Below are the instructions and the new essay prompts for the 2013-14 Common Application, set to be released in August.
Instructions. The essay demonstrates your ability to write clearly and concisely on a selected topic and helps you distinguish yourself in your own voice. What do you want the readers of your application to know about you apart from courses, grades, and test scores? Choose the option that best helps you answer that question and write an essay of no more than 650 words, using the prompt to inspire and structure your response. Remember: 650 words is your limit, not your goal. Use the full range if you need it, but don't feel obligated to do so. (The application won't accept a response shorter than 250 words.)
"Some students have a background or story that is so central to their identity that they believe their application would be incomplete without it. If this sounds like you, then please share your story."
"Recount an incident or time when you experienced failure. How did it affect you, and what lessons did you learn?"
"Reflect on a time when you challenged a belief or idea. What prompted you to act? Would you make the same decision again?"
"Describe a place or environment where you are perfectly content. What do you do or experience there, and why is it meaningful to you?"
"Discuss an accomplishment or event, formal or informal, that marked your transition from childhood to adulthood within your culture, community, or family."
What do you think of the new essay prompts? Do you think there should still be a "topic of choice?" Tell us in the comments!
College advisor Alice Kleeman joins us today in our ongoing series on the changes to the Common Application with some excellent guidance for students and how to think about the new essay prompts and an entertaining look back on some of the essays that have been favorites in her twenty years advising students.
The five prompts that will appear on the “new” Common Application should allow for nearly any topic you might choose. Below are some suggestions for academic, extracurricular, and personal topics that might fit neatly into a response for each prompt. Of course, these are just suggestions, designed to jumpstart your thinking, provide a gentle nudge if you feel stumped, and to help you decide which prompt might provide the best opportunity for you to show the admission office who you are. Your response to any college-essay prompt should be entirely personal and one that only you could write; these examples are just to get your essay juices flowing!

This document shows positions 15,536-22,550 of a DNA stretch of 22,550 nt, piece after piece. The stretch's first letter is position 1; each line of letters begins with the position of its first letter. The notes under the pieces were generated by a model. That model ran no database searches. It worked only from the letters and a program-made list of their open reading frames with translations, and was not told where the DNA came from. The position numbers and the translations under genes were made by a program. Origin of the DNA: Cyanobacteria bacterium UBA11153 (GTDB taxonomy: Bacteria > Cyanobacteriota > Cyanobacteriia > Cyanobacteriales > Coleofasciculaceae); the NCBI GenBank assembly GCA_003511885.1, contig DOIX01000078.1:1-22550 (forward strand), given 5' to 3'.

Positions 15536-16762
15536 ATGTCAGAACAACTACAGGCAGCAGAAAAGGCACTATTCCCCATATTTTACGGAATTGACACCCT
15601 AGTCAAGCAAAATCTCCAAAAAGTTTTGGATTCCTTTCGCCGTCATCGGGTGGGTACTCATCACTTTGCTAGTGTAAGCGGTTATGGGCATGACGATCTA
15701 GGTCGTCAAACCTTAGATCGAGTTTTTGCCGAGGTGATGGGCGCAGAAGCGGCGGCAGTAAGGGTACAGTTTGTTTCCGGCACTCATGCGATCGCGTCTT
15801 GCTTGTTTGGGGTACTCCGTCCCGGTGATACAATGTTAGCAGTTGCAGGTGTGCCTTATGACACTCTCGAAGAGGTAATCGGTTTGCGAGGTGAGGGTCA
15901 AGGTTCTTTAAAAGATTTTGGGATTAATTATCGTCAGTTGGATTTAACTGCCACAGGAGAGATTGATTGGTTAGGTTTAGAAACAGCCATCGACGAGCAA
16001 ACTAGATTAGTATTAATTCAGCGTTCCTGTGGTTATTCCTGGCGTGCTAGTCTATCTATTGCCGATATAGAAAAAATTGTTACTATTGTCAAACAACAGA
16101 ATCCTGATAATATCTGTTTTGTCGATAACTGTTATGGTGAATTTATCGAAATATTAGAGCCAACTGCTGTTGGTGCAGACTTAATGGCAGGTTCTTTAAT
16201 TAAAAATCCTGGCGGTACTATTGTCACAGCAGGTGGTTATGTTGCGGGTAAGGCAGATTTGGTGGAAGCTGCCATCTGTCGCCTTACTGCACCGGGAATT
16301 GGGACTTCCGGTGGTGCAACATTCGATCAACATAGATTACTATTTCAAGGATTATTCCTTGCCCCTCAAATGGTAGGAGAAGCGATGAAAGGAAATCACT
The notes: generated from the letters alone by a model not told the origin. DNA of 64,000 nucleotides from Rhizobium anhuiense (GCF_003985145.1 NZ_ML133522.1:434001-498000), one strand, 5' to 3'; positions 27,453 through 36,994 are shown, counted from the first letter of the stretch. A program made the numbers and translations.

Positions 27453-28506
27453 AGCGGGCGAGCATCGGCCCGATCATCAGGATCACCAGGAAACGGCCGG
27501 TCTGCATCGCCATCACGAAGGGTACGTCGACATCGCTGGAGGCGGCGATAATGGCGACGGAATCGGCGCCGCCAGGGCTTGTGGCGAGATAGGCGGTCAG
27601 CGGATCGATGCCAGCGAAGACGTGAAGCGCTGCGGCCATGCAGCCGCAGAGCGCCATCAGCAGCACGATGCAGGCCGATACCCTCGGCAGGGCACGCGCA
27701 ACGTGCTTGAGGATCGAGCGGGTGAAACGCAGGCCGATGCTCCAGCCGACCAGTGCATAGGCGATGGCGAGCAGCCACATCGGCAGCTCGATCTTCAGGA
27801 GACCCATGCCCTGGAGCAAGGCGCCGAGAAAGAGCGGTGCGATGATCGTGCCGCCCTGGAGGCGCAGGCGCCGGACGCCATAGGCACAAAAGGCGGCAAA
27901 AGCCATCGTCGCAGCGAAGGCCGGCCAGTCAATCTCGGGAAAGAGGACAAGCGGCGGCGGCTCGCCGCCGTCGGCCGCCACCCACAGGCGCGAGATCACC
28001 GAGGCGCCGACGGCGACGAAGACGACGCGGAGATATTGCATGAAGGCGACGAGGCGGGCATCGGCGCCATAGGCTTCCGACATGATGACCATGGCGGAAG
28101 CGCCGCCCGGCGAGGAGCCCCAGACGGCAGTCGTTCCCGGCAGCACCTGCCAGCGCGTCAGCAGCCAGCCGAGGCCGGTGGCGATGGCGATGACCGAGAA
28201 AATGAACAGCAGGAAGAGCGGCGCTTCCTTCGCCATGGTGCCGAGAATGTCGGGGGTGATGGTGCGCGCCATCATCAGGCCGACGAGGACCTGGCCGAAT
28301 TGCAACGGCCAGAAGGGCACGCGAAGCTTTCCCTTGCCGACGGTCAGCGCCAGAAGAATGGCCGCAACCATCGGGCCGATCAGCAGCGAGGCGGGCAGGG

Some students have a background or story that is so central to their identity that they believe their application would be incomplete without it. If this sounds like you, then please share your story.
“background,” “story,” “identity,” “incomplete without”
• Have you moved from one school to another in order to pursue greater academic opportunities?
• Has your pursuit of academics been influenced by your parents’ lack of formal education?
• Is your dedication to a particular academic area shaped by your life experiences (for example, has your interest in medicine stemmed from growing up with a sibling with chronic illness?)?
• Is your identity entirely tied up in the music you’ve been composing and playing since you were five?
• Has your ethnic background led you to participate deeply and fully in the dance, spiritual, or culinary traditions of your culture?
• Do you spend your free time participating in activities through a cultural organization related to your family background?
• Do you come from a bicultural family? Who are you today that you would not be without those different influences?
• Have you grown up in a family that has been challenged by poverty, illness, or other obstacles? How has this influenced your identity?
• Have your extended family’s values been transmitted to you in a unique and particularly powerful way over the years?
Recount an incident or time when you experienced failure. How did it affect you, and what lessons did you learn?
“incident,” “failure,” “effect on you,” “lessons learned”
If you choose this prompt, after describing the “failure,” be sure to show the positive changes that emerged from the situation!
• Did you challenge yourself in an academic area that is not usually your forte, and find that it didn’t go the way you hoped it might?
• Did you seek a summer internship in an academic area you thought you’d like to explore more deeply, and find that you weren’t engaged in the way you wished?
• Have you submitted your writing, art, or lab results to a professional journal for publication, and received your first rejection letter? Or have you received what seemed to be negative feedback from a teacher and had to approach the subject in a new way?
• Did you believe that the serious injury you experienced in your sophomore year would derail your athletic career? Or did you fail to make the team in your sport of choice?
• Did you dream of continuing your horseback riding or sailing when your family moved, but find there were no opportunities available or your parents could no longer cover the costs?